Football Cuppers

St Hugh’s: 4, Pembroke: 2

St Hugh’s overcame some treacherous playing conditions and a shambles of a start to advance to the next round of Cuppers after an intriguing tussle with Pembroke. In the last half hour their class told, as they were able to hit two goals and secure a 4-2 win. Few could argue with skipper Ross Wheeler’s assessment that “our quality finishing sealed it”.
A game fascinatingly poised at 2-2 after an hour was won by a side with the edge on fitness and skill, though this had not always been apparent. The Hugh’s substitute Daher made a key difference after coming on. Pacey and tricky on the wall, his fine dribbling skills added a new dimension to the Hugh’s attack.

A cross from the impressive Mark Schiebler was turned in from six yards by Vaughan Edmonds to hand Hugh’s a 3-2 lead. Pembroke’s defence looked shaky throughout the game. This was reaffirmed by the killer goal ten minutes from time. Pembroke proved unable to cope with a hoofed ball over the top, allowing Schiebler to sneak in for his second goal of the game. With eight goals in just nine games so far this season, his finishing ability is established as one of Hugh’s most important attributes.

However, few would have predicted such a result when Pembroke started in superb fashion, Joshua Harris-Kirkwood striking within the first five minutes. After a header from David Dickford, ponderous defending from ex-captain Thomas allowed Harris-Kirkwood to snatch the ball and slot it into the net. But it was nothing more than the respective performances merited. Hugh’s, struggling for any fluency in their passing, were consistently beaten to the ball by ferocious Pembroke commitment, and things could have been much worse but for their outstanding keeper David Hinton. Pressing St Hugh’s hard, Pembroke’s skill on the ball was also such that no spectator would have guessed that they are in the JCR Second Division, whilst Hugh’s are in the First Division.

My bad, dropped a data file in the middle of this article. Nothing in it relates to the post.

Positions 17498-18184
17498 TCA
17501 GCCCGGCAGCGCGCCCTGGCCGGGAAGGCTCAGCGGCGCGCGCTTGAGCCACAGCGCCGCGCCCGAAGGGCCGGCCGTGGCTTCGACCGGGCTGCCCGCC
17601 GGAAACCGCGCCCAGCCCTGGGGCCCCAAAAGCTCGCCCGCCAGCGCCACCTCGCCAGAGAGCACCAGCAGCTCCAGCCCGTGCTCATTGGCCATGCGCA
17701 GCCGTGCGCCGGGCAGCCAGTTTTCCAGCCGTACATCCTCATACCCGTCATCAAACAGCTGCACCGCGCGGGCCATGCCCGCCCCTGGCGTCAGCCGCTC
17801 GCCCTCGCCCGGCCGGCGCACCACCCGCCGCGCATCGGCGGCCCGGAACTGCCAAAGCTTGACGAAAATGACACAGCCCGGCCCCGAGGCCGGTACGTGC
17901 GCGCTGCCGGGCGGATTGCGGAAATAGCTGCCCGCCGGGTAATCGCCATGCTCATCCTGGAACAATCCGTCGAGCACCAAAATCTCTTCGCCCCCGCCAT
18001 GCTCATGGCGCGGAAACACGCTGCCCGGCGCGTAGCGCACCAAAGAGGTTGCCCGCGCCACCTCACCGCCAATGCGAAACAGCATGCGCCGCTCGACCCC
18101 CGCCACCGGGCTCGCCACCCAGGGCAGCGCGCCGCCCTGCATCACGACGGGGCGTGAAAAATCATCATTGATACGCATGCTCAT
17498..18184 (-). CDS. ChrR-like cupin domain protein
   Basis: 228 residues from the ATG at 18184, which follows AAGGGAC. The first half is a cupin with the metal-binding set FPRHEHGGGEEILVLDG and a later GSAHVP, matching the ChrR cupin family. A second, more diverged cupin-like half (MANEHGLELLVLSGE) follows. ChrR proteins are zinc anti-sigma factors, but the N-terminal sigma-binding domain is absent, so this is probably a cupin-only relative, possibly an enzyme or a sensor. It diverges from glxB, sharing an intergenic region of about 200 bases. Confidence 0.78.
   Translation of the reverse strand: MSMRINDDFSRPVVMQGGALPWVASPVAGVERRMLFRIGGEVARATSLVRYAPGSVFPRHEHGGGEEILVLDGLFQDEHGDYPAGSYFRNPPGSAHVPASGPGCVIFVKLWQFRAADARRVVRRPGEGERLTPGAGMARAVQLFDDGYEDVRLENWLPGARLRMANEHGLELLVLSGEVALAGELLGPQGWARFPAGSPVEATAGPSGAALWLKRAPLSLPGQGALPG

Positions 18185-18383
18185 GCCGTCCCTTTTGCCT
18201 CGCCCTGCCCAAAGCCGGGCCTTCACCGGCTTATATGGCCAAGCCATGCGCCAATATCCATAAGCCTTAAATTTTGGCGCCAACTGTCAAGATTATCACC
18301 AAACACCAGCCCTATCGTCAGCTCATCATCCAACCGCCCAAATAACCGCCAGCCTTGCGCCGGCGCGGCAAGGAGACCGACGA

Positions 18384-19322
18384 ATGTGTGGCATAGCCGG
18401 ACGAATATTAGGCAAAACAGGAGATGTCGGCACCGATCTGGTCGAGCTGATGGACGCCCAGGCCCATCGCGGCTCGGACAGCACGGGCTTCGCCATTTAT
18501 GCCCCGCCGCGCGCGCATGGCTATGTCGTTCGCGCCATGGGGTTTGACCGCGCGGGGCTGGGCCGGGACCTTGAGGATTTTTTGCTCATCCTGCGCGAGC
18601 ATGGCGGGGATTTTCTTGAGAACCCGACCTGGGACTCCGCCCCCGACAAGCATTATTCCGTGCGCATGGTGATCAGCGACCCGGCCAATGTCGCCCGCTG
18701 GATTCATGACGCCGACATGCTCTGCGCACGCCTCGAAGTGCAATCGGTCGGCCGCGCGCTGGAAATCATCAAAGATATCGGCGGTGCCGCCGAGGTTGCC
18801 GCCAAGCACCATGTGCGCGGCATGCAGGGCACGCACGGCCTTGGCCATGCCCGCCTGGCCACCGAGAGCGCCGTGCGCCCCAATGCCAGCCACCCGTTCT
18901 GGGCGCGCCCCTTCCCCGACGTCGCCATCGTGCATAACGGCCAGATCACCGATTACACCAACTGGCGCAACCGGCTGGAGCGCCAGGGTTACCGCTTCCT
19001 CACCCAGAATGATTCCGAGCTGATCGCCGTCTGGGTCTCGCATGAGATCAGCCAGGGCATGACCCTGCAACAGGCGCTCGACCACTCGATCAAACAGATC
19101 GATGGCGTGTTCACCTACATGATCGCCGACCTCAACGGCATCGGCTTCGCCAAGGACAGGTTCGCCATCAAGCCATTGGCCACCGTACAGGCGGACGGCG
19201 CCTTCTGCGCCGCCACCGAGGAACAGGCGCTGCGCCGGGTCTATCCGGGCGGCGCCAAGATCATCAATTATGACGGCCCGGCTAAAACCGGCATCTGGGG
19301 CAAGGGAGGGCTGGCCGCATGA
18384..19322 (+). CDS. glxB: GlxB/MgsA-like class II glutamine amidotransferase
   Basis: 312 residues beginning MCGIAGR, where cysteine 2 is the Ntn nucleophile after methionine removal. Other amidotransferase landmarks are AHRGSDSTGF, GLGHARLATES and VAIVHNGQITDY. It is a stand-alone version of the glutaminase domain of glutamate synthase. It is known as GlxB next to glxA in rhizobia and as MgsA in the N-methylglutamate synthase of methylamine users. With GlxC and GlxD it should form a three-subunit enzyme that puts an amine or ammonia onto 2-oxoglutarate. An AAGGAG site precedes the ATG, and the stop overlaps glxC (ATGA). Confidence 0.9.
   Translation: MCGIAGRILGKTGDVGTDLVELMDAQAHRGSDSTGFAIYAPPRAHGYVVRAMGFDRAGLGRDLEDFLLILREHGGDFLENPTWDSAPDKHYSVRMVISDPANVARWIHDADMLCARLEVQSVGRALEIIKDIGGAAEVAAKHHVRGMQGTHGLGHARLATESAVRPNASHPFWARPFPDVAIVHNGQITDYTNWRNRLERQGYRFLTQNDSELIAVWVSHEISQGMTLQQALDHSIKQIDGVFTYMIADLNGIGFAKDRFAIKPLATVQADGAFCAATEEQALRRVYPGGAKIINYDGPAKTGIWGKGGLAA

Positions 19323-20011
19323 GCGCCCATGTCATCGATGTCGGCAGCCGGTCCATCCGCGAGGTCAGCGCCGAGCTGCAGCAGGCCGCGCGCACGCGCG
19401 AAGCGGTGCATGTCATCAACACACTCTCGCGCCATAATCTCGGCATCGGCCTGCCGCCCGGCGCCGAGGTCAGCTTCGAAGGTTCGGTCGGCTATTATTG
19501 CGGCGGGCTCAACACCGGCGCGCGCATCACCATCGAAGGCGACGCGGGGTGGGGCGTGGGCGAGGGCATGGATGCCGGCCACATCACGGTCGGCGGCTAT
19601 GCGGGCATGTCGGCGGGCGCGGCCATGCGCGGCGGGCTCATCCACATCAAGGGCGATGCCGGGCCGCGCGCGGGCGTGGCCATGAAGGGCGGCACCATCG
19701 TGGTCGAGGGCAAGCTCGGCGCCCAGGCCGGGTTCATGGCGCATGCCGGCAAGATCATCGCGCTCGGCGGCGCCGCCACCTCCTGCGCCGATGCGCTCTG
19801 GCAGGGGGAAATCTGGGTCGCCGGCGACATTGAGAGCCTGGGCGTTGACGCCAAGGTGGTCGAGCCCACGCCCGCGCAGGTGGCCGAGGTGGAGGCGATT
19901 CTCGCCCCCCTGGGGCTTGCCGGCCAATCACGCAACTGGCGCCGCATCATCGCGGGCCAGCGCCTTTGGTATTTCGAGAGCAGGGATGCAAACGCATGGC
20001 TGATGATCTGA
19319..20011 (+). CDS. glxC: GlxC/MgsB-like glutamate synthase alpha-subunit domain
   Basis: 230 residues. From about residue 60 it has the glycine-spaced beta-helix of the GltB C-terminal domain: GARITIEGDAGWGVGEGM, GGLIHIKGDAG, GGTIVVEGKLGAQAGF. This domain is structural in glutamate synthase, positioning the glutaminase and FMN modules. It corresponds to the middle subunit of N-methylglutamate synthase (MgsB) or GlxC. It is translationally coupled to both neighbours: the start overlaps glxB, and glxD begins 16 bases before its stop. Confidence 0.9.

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But football is a ruthless sport, decided not upon balance of play but ultimately on quality in front of goal. Hugh’s were slowly improving but still looking inferior. However a nightmarish ten-minute spell for the Pembroke keeper changed everything.

The first goal may have been a little unfortunate. A speculative shot from thirty yards by Schiebler took the keeper by surprise, though it must be acknowledged that the ball’s bounce was nightmarish. Perhaps trying overly-hard to compensate for his error, as is human nature, Pembroke’s keeper went on a desperate charge for an exquisitely placed long ball from Thomas, with ten minutes of the first-half remaining. But he missed, leaving Geoffrey Taunton-Collins an easy finish to put St Hugh’s ahead. The match’s momentum completely altered, Hugh’s finished the half the stronger. Had Dominic Clark’s shot gone in instead of hitting the bar, they could have virtually finished the game off.

To their immense credit, Pembroke did not fall apart. They came out reinvigorated for the second half. A few minutes in, Harris-Kirkwood’s superb, instinctive and opportunistic strike from the edge of the area levelled the score at 2-2. Though ultimately beaten, Pembroke’s was an admirable performance, marred only be a tendency to lose concentration at the back. They will be greatly encouraged by the debut from Richard Prizeman in central midfield. They have a good enough strike pair to aim for promotion. They are a far better team than their position of seventh in the Second Division would suggest.

One issue that needs to be raised concerns the timing of the game and visibility. To make life easier for the referee and players alike, bringing the game forward by at least half an hour would have been sagacious.